Down the coast

I knew before I began this crazy journey that I would miss a lot of places that I really, really wanted to see, but I avoided the thought through most of my trip west. I had a deadline, of sorts, and I excused everything for the sake of getting to Seattle in time to meet Lena. Now, as I started my trip south, I had to face the fact that there was just too much of the Left Coast for me to even think about “seeing” it. I just had to pick some places and run for them. I chose, in that light, to bypass the part of OR that I had loved on seeing for the first time (Newport to Astoria) and to head for the southern OR coast, mainly, I think, because those I asked about it said, “I don’t know, I kind of skipped that part.” I hit the highway right after putting Lena on the plane for Boston and didn’t stop until I got to Florence, at the wet end of route 126, coming west out of Eugene. The highway was, as they all are, boring. But the wind was in my sails now and I had had most of a week without a lot of driving.

Florence is nice, in a touristy way, with a great riverfront marina area- not as full now that the season is pretty much over, but some action still going on the boardwalk, with booths and sellers of merchandise just winding up as I got there.

 

I had determined that this would be a motel evening, but the ones in Florence were priced for a different type of tourist, so I kept heading south. Just past Reedsport, on the banks of the Umqua River, I found Winchester Bay, a somewhat rag-tag gathering of houses, state and county parks, and businesses around Salmon Harbor. The prices were right and the folks nice, if not as talkative as I had come to expect. There are RV camping areas at the parks and at the marinas themselves, and my guess is that this is a gathering place for a lot of folks who come up for weeks at a time to crab, fish and swap stories. At this time of the year it was winding down. A late afternoon fog prevented me from seeing much of the surroundings, but I got out with a camera the next morning. Please excuse the sloppy panorama. I didn’t think to do it in the phone!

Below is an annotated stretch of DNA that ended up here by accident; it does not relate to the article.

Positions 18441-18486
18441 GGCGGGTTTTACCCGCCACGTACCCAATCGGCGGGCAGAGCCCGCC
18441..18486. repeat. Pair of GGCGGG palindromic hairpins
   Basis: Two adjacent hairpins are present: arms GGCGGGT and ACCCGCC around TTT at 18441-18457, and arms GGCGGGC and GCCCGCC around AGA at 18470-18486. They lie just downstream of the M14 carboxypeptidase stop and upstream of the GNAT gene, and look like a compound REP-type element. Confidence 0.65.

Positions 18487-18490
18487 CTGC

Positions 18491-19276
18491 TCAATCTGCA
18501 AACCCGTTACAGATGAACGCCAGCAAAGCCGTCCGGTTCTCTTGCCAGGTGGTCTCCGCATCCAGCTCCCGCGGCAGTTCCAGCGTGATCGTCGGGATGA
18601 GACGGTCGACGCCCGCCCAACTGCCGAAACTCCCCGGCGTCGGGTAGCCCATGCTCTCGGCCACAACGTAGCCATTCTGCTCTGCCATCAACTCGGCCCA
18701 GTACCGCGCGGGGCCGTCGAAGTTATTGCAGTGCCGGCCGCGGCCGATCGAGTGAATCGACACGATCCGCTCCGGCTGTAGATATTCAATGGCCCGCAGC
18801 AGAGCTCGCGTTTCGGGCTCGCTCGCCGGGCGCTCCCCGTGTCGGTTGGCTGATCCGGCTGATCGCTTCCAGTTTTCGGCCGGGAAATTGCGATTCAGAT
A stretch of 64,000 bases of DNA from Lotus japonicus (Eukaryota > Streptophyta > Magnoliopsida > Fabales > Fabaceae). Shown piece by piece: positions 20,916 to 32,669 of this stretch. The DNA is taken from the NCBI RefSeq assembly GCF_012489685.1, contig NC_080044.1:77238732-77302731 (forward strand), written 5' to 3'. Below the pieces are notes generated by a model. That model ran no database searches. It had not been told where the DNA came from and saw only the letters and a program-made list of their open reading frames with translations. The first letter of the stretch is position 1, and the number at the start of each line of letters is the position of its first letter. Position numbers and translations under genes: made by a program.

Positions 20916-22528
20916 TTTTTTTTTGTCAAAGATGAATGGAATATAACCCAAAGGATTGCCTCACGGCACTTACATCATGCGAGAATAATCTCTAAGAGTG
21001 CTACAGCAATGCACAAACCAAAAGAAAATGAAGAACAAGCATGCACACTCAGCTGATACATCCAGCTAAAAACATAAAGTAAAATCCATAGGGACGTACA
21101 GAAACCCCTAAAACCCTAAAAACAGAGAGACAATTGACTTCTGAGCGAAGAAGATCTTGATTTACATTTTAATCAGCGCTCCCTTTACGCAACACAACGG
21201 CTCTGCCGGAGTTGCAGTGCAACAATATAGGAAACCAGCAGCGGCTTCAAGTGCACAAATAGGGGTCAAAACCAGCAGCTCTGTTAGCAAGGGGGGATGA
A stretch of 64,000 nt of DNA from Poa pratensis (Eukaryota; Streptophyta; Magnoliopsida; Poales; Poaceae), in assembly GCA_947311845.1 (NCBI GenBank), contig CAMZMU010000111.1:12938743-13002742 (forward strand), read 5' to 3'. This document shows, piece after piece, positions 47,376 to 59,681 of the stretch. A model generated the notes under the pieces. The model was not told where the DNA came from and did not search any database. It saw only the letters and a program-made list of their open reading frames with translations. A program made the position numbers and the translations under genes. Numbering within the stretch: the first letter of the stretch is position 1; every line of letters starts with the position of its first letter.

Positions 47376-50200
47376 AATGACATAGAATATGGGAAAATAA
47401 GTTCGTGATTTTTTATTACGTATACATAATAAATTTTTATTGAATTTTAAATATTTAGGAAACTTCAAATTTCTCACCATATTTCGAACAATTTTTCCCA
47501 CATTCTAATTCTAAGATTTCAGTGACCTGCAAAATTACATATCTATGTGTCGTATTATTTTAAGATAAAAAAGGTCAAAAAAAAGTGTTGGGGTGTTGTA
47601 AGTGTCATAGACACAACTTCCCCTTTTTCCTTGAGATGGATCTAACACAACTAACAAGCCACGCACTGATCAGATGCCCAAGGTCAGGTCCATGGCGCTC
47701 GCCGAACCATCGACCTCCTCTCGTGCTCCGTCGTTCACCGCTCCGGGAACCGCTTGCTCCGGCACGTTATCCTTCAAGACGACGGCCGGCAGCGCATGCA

This is the view from just south of Salmon Harbor, in front of Umqua Light, which is a graceful old place, though surprisingly petite and far away from the actual shore to my New England eyes. The hight of its placement needed no larger building, I guess, and you build on top of the hill- not down in the dunes, as we have found out in places where our east coast lights have had to be moved due to erosion.

Lord knows they need lighthouses on this coast! I have never seen such an inhospitable place for shipping! This is from just a bit further south. Oh, and did I tell you that the water is seriously cold?

 

All in all it’s a lovely place. Towns are spaced widely along the line of the coast, some large enough to warrant a 35 MPH speed limit and others a mere nod to 45 while passing through the village. Some have their outskirt-shopping-centers and others rely on main street stores for all commerce. Some seem up-right and middle class, others a bit counter-culture, but there wasn’t a klinker among them to my eye. I stopped at the Langlois Market  for some provisions and was greeted like an old friend.

Cape Blanco was a treat. (and how could a guy named Whitey not visit Cape Blanco?) I ran into one of those women of a certain age who carried herself as though she were 22 and laughed as she shot picture after picture of the same things I did, telling me she had lived in the east and the west but that she was never going back east. She waved goodbye and zoomed off for the next destination at twice the speed limit.

I shot a lot of 120, but the afternoon fog came in before I could get out the 4×5. In the past two days I’ve shot over 10 rolls of 120 and 35, but the Speed lies lonely and almost forgotten in the back of the car. I vow to change that in CA!

 

I yearned for a yurt at the Harris Beach State Park in Brookings, but found them all taken before I could get there. In fact, the place was packed. Clearly, this close to the CA border, Oct is still swing time. The tenting site was small and crowded, but I signed in for two nights anyway since it made spending time with the CA redwoods a lot cheaper than tenting in CA. Tent sites are $16 in OR and $35 in CA. Gas was $4.07 on OR and $4.87 on the southern side of the border. I filled up the next day and headed out to see me some big sticks, but more on that later.

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4 Responses to Down the coast

  1. Bill Harting says:

    Speaking for myself, i would have stopped a couple of days in Humbug State Park. You’re flying!

  2. Alas, no Twin Rocks this time? 😦 But the big sticks are impressive, no?

  3. The other thing that amused (and often frustrated) me is Oregonians insistence at driving EXACTLY the speed limit. Not 1 mph above or below. This did not sit well with this easterner. However, that $4.07 gas was pumped by someone other than you. Kinda freaked me out the first time that happened.

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